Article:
Related to:
    • Historical Travel
    • Museum Visits
    • Road Trip

    Was this review helpful?

  • Basaic's Profile Photo

    Arizona Historical Society - Pioneer Museum

    by Basaic Written Sep 5, 2012

    3.5 out of 5 starsHelpfulness

    Pioneer Museum
    3 more images

    The Arizona Historical Society - Pioneer Museum is located in the former Coconino County Hospital for the Indigent. Displays include: a steam locomotive; early medicine; logging; Flagstaff history; Route 66 history; and "Pioneer Kids" a family oriented interactive exhibit. There are a number of territorial era buildings on the museum grounds. Hours are 9 AM to 5 PM, Monday through Saturday. Admission is $5 for adults, and free for kids under 14.

    Related to:
    • Family Travel
    • Museum Visits
    • Historical Travel

    Was this review helpful?

  • Basaic's Profile Photo

    Museum of Northern Arizona

    by Basaic Written Sep 5, 2012

    2.5 out of 5 starsHelpfulness

    Museum of Northern Arizona
    2 more images

    The Museum of North Arizona is located on US Highway 180 on the Northwest side of town heading towards the Grand Canyon. The museum has several well-presented displays including ones on: Geology of the area; Archaeology; Ethnology displays (about the Hopi, Navajo, Pai, and Zuni peoples); the Kiva Gallery; a nice collection of Navajo weavings; Indian pottery and ceramics; and a very nice Discovery Room (a hands-on area for kids) along with temporary displays. There is also an overlook for viewing the Flag River and a Nature Trail on the grounds. Hours are 9 AM to 5 PM daily (closed Thanksgiving, Christmas, and New Year's Day). Admission is $7 for adults; $5 for seniors; and $4 for kids 7 to 17.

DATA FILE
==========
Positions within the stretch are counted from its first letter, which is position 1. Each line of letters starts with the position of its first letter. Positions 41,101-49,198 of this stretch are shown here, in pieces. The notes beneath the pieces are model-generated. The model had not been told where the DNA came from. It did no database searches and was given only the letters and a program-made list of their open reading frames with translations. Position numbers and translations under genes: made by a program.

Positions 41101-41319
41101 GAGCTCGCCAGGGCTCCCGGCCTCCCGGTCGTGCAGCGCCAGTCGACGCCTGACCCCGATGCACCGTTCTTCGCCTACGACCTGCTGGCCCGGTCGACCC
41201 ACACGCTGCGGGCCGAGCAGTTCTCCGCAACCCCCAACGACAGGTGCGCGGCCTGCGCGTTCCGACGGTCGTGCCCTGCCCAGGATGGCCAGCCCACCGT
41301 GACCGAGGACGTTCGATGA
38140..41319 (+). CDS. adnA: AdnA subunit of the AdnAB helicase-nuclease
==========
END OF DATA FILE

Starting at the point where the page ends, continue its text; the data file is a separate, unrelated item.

Related to:
    • Family Travel
    • Historical Travel
    • Museum Visits

    Was this review helpful?

  • Basaic's Profile Photo

    Veterans Memorial

    by Basaic Written Sep 5, 2012

    3 out of 5 starsHelpfulness

    Veteran Memorial

    There is a nice veterans memorial dedicated to area veterans especially those that have paid the ultimate price defending freedom. The memorial is located in Wheeler Park across from the Flagstaff City Hall.

    Related to:
    • Family Travel
    • Historical Travel
    • Road Trip

    Was this review helpful?

  • Basaic's Profile Photo

    Historic Orpheum Theater

    by Basaic Written Sep 5, 2012

    3.5 out of 5 starsHelpfulness

    Orpheum Theater

    The Orpheum Theater is one of the interesting buildings in the historic district and was built in the early 1900s. Today it hosts a variety of locally and nationally known acts, film festivals, private parties and more.

    Related to:
    • Music
    • Theater Travel
    • Arts and Culture

    Was this review helpful?

  • Basaic's Profile Photo

    Flagstaff Library

    by Basaic Written Sep 5, 2012

    2.5 out of 5 starsHelpfulness

    Flagstaff Library

    Another good place to stop and get information about Flagstaff is the library located across the street from the Flagstaff City Hall. You can also get on the Internet here to post your tips on VT and access your e-mail.

    Related to:
    • Road Trip
    • Family Travel

    Was this review helpful?

Instant Answers: Flagstaff

Get an instant answer from local experts and frequent travelers

101 travelers online now

Comments

Flagstaff Things to Do

Reviews and photos of Flagstaff things to do posted by real travelers and locals. The best tips for Flagstaff sightseeing.

View all Flagstaff hotels